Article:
Falling Short

Updated: Jul 19, 2020

February, 2018

I know guns. I know they can be owned responsibly and believe the vast majority of gun owners are very responsible.

But the easy availability of military-style automatic rifles is anything but responsible. I’m no bleeding heart, and I’m no enemy of the Second Amendment, but it’s high time to put an end to our bleeding.

The tragedy in Parkland, Florida is only the latest in a sickening string of horrors plaguing our country. I don’t believe we’re so callous to have grown complacent or desensitized to this cultural disease. But we’re sorely lacking the will to develop a rational strategy of prevention.

When it comes to guns, rationality escapes us.

A sin can be defined as a transgression against divine or moral law, or falling short of upholding justice. For our social well-being, we follow established norms of behavior. We share a compact with each other to promote everyone’s safety. Allowing any type of grievous act on our children and neighbors to recur with heartbreaking regularity means we’ve broken faith with each other. It’s an injustice. Collectively, we’ve sinned; fallen short.

Some people behave abhorrently, and we shouldn’t be held individually responsible for the bad actions of another person. We can’t personally prevent every jerk from speeding dangerously down the street, but we know traffic signals and speed humps make that crime less likely to occur. We share the same road and impose limits on ourselves for the mutual good. It doesn’t mean anyone is taking away our right to drive.

When a mass shooting occurs, the loss of life and physical and emotional trauma is bad enough. Even one such instance should be sufficient to awaken a national moral imperative to ensure it doesn’t happen again.

But one of the most distressing aspects of this phenomenon is our collective failure to find common-sense solutions. We predictably hear entrenched, fear-based arguments that solve nothing. The fear of losing personal rights – stoked by those who profit from the sale of assault rifles – results in yelling right past each other instead of engaging in rational dialogue.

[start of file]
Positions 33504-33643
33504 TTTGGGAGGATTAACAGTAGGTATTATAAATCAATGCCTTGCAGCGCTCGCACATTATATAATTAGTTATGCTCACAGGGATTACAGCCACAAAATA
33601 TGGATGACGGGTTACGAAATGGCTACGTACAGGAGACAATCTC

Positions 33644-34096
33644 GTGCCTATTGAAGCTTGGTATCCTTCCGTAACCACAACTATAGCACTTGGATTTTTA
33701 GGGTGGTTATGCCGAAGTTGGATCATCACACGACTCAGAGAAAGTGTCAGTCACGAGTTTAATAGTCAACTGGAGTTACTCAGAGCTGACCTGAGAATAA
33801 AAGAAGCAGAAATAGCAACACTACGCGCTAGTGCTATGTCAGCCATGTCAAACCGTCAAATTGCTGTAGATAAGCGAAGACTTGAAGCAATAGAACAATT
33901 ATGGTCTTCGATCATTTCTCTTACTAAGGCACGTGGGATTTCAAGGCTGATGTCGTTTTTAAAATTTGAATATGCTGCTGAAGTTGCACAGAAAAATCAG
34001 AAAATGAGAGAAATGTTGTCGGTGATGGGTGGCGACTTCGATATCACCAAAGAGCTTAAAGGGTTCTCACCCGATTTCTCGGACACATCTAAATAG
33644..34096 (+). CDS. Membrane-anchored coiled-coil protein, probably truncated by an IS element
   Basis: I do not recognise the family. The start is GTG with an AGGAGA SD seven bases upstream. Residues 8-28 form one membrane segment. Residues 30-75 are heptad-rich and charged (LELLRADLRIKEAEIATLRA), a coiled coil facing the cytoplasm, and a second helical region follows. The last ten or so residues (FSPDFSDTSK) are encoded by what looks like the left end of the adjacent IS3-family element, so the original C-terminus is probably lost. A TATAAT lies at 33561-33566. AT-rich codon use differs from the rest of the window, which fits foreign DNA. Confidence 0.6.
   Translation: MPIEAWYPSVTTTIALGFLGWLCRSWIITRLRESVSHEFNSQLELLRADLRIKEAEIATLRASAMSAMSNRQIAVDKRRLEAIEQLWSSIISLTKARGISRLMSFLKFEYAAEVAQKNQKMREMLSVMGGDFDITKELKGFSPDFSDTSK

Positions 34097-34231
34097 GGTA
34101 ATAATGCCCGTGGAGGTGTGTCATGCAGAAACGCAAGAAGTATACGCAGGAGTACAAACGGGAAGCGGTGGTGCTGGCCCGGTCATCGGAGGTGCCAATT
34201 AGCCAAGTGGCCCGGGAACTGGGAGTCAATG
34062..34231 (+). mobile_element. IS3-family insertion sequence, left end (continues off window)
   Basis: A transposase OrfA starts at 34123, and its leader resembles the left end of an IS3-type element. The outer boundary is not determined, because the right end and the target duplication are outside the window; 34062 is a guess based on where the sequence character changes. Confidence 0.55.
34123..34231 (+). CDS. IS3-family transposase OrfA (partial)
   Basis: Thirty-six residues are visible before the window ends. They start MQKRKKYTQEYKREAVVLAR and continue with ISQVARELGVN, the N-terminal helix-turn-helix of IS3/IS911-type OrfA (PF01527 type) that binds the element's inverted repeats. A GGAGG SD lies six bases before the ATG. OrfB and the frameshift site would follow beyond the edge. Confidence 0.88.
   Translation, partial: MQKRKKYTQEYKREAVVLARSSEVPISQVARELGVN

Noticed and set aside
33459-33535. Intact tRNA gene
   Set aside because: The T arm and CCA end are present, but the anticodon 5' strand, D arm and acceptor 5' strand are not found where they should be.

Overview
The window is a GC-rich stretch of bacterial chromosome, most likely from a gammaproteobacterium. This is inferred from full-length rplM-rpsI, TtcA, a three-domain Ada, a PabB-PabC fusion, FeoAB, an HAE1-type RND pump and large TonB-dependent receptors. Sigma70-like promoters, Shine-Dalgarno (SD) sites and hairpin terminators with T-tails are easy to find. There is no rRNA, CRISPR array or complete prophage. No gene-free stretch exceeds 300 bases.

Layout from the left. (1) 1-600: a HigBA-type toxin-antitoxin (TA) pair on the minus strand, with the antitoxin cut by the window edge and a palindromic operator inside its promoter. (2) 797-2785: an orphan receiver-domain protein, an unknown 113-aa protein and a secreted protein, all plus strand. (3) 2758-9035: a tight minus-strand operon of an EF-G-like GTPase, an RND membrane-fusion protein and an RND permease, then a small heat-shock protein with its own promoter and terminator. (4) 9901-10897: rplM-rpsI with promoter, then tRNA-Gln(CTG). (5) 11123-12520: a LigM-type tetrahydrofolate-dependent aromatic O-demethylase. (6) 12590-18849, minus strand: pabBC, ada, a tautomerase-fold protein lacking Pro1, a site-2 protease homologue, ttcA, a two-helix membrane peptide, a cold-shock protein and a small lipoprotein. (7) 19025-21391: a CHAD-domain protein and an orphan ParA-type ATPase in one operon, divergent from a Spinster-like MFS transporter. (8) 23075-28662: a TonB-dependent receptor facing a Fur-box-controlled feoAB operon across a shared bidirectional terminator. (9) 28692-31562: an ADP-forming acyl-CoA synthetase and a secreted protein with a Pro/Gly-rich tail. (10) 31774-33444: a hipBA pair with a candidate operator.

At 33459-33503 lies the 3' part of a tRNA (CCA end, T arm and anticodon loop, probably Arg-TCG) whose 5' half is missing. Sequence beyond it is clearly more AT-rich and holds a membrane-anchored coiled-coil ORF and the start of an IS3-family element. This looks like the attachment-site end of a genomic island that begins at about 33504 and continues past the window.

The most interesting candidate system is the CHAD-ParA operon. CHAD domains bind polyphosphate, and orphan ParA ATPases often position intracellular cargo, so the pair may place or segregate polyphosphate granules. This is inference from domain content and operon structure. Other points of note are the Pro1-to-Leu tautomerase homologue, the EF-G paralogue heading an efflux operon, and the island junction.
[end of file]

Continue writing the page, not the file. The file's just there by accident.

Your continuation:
We behave as if our social compact to reasonably care for one other and ensure justice plays second fiddle to our anxious need to protect rights that are truly not in jeopardy. If instead we faced an arson epidemic, where houses filled with children were being torched using flamethrowers, would prohibiting the sale of flamethrowers diminish anyone’s right to purchase a barbecue lighter?

Since we’re talking guns however, we keep arguing about rights as carnage erupts again and again. We pause to offer “thoughts and prayers” as the faces of more victims scroll across our TV screens. We’re shocked, horrified, and grieved, but never so much that we summon the nerve to demand that our lawmakers protect the rights of everyone to live, work, and learn in safety. We’ve fallen short, again.

Surely, we’re smarter, saner, and more faithful to one other and to God than this. Thoughts and prayers matter, but thus far they haven’t prevented mass murder with an AR-15. Loving and protecting our neighbors and doing justice requires common sense, moral courage, and action.

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